2. Chronic pain can only be treated with medication
Prescription medication can, in fact, be very effective in treating chronic pain. However, the best treatment for such long-term pain is usually a combination of different therapies.
That can include medication as well as other treatments including physical therapy, exercise, massage, yoga, acupuncture, and other treatments.In modern times medication has been the main method for treating chronic pain.
However, it’s interesting that many people are returning to holistic treatments of pain including yoga, massage, etc.
It should be noted that sometimes the cause of chronic pain is so severe that alternative treatments will likely have little effect.
3. Regular painkiller use results in addictions
There’s a myth that taking opioids regularly will always result in addiction to the medications. If you have to take the painkillers, it’s important to slowly reduce your use of the medicines and their possible side effects, such as hepatic and gastric lesions.
That will help to avoid symptoms of withdrawal.
However, there are few chronic pain patients who show addictions to painkillers. It’s important to consult your doctor about this issue because you’ll certainly want to avoid addiction to opioids. It is important to take the right steps to avoid that situation.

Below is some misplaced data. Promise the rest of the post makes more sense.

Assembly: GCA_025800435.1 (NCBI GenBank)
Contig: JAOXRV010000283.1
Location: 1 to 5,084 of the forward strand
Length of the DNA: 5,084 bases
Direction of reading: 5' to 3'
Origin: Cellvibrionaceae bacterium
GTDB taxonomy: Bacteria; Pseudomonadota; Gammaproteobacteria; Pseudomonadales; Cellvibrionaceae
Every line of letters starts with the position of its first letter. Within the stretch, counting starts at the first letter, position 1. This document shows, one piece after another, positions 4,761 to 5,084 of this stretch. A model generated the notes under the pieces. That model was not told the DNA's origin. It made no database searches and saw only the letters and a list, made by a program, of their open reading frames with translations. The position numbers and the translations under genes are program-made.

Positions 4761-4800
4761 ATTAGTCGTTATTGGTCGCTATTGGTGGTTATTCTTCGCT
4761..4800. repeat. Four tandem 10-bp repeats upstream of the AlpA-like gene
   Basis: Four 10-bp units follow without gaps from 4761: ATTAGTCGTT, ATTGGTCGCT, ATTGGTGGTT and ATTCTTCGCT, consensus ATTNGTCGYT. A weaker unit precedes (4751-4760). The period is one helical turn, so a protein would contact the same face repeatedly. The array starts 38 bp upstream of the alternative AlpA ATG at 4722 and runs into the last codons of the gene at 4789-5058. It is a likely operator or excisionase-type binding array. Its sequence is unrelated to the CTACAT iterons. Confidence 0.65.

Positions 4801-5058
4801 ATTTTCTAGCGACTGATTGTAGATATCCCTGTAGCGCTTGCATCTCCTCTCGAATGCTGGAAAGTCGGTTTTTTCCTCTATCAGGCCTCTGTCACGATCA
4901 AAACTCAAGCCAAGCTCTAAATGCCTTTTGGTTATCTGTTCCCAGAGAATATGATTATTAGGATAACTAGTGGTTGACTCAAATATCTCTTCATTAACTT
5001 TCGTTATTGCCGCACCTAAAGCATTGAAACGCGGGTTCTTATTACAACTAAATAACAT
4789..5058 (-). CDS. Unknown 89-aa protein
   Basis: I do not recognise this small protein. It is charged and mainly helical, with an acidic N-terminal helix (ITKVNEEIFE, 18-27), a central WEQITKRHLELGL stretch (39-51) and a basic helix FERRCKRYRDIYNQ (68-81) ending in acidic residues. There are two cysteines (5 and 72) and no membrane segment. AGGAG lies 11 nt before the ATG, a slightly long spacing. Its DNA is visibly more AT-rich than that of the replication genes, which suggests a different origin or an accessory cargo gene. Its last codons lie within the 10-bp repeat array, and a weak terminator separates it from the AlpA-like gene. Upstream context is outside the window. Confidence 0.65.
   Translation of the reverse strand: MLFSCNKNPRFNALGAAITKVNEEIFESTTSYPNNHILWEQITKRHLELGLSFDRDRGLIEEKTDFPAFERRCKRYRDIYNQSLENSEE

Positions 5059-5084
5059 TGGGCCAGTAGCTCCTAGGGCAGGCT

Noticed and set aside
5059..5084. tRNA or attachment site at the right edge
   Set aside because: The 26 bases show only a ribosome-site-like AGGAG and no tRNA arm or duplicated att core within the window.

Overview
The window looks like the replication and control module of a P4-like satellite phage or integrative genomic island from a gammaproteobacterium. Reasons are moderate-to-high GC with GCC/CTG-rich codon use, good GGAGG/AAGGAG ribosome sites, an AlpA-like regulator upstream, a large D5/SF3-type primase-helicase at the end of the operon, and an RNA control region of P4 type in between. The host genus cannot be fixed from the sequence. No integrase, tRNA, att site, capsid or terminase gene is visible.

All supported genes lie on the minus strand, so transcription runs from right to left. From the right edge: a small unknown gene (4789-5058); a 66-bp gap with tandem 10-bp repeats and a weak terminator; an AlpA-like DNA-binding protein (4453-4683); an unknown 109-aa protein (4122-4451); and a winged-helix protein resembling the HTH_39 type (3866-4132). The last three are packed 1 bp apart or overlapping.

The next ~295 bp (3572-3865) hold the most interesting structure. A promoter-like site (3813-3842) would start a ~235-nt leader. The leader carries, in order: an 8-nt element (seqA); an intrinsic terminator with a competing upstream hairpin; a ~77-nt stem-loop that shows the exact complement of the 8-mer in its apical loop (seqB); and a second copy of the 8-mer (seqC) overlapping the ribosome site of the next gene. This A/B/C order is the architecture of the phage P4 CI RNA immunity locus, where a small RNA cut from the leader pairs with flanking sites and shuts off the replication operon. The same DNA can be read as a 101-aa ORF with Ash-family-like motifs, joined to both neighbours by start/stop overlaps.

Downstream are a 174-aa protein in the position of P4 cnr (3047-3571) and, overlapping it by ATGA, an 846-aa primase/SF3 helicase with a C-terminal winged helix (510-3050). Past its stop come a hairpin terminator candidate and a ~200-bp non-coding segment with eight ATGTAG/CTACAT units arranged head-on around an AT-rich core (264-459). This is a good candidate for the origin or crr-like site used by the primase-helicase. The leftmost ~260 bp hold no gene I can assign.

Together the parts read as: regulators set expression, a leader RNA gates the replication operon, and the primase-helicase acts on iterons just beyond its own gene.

4. Family doctors should be able to treat chronic pain
You might be surprised that few doctors have training in pain management. If you’re suffering from chronic pain, you should consider visiting a specialist in pain management.
This will make your situation better.
5. It’s all in your mind
Many people believe that simply changing their mindset can effectively deal with chronic pain. However, many experts believe that it’s better to take a holistic approach.
In other words, it’s critical to treat both the body and the mind. There are various physical and mental techniques that can deal different causes and symptoms that result from chronic pain.
6. Painkillers are the only effective medicines for pain
Opioids are a very effective way to treat pain. However, it’s important to keep in mind that they’re not always the best way to treat pain.
The reason is that there are various important factors, including who the patient is and the type of pain they’re experiencing.
There are other types of medications you could choose as alternatives. They include anti-depressants and anti-convulsants.
7. Chronic pain is constant pain
About 60% of people who experience chronic pain have frequent bursts of pain, and its severity is different each day. It’s important to pace yourself.
This will help you to get through future days. Chronic pain is about long-term pain, but it doesn’t mean that you’ll have strong pain during that the entire timeframe.
Clínica de Acupuntura, Fisiatria e Dor Dr. Hong Jin Pai | Al. Jaú 687 - São Paulo - SP | (11) 3284-2513 | WhatsApp: (11) 99160-4480
As informações contidas nesse site são unicamente informativas, e não tem a intenção de constituir ou substituir a consulta médica. A informação médica via Internet pode complementar, mas nunca substituir a relação pessoal entre o paciente e o médico. Clínica Dr. Hong Jin Pai. Por Dr. Marcus Yu Bin Pai Política de Privacidade